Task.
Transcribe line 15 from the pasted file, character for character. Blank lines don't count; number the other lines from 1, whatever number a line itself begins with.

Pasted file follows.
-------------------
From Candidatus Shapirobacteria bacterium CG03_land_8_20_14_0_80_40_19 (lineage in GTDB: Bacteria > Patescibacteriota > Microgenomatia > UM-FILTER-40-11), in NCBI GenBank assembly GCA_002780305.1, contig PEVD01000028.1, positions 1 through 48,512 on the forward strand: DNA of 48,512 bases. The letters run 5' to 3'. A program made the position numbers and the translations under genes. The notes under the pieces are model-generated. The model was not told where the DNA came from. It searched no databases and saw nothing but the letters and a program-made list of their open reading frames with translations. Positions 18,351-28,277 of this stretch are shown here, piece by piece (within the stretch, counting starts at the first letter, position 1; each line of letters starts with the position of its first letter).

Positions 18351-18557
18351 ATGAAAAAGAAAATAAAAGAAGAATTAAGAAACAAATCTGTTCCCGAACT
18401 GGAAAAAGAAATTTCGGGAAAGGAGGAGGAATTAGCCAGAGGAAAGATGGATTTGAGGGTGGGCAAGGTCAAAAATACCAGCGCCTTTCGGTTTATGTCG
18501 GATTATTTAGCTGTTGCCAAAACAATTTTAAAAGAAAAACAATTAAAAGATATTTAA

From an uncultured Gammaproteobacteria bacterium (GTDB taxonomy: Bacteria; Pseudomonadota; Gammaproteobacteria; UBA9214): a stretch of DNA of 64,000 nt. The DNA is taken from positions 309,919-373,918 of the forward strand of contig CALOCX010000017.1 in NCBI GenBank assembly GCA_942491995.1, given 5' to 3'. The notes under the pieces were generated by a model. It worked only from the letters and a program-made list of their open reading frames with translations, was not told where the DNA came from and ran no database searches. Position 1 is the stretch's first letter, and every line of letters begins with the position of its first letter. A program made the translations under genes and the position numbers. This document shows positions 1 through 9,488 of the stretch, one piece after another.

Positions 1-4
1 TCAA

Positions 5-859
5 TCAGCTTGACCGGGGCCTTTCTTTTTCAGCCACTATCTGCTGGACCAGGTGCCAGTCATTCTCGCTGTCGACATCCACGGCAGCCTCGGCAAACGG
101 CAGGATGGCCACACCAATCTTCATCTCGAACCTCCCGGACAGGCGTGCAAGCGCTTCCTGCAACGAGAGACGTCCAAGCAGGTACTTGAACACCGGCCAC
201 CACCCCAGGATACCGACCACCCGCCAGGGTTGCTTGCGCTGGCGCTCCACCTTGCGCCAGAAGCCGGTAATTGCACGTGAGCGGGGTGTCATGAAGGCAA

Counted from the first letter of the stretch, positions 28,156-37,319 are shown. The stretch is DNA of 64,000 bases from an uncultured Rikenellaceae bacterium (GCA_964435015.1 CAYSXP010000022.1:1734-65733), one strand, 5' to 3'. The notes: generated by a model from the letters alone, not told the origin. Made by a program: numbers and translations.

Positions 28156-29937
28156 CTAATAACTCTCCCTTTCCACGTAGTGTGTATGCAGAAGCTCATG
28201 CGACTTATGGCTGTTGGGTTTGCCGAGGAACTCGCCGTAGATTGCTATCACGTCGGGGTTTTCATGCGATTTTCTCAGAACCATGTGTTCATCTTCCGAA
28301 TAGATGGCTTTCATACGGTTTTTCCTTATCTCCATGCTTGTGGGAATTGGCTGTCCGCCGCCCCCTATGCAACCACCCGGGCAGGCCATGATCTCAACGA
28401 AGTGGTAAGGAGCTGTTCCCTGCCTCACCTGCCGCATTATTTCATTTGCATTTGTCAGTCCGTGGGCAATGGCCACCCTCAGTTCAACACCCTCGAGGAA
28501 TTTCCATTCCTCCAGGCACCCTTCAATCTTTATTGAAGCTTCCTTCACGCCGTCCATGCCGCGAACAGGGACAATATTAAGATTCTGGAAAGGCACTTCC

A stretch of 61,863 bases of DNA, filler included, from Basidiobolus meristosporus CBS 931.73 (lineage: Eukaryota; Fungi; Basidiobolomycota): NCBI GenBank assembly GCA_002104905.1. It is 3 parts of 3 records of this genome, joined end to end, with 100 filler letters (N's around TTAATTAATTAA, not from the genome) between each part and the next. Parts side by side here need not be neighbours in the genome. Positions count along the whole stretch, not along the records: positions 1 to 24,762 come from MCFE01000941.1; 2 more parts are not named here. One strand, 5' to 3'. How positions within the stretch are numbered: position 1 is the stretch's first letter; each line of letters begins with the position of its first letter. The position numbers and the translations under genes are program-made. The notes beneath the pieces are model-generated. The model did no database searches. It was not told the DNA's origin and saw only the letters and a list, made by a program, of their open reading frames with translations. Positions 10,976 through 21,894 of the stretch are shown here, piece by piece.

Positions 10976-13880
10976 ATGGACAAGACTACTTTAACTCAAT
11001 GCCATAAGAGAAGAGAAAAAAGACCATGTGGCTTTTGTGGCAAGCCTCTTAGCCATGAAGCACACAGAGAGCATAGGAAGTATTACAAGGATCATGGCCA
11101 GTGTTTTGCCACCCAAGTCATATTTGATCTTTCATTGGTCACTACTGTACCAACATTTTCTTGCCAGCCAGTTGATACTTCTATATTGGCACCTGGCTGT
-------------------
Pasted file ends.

28156 CTAATAACTCTCCCTTTCCACGTAGTGTGTATGCAGAAGCTCATG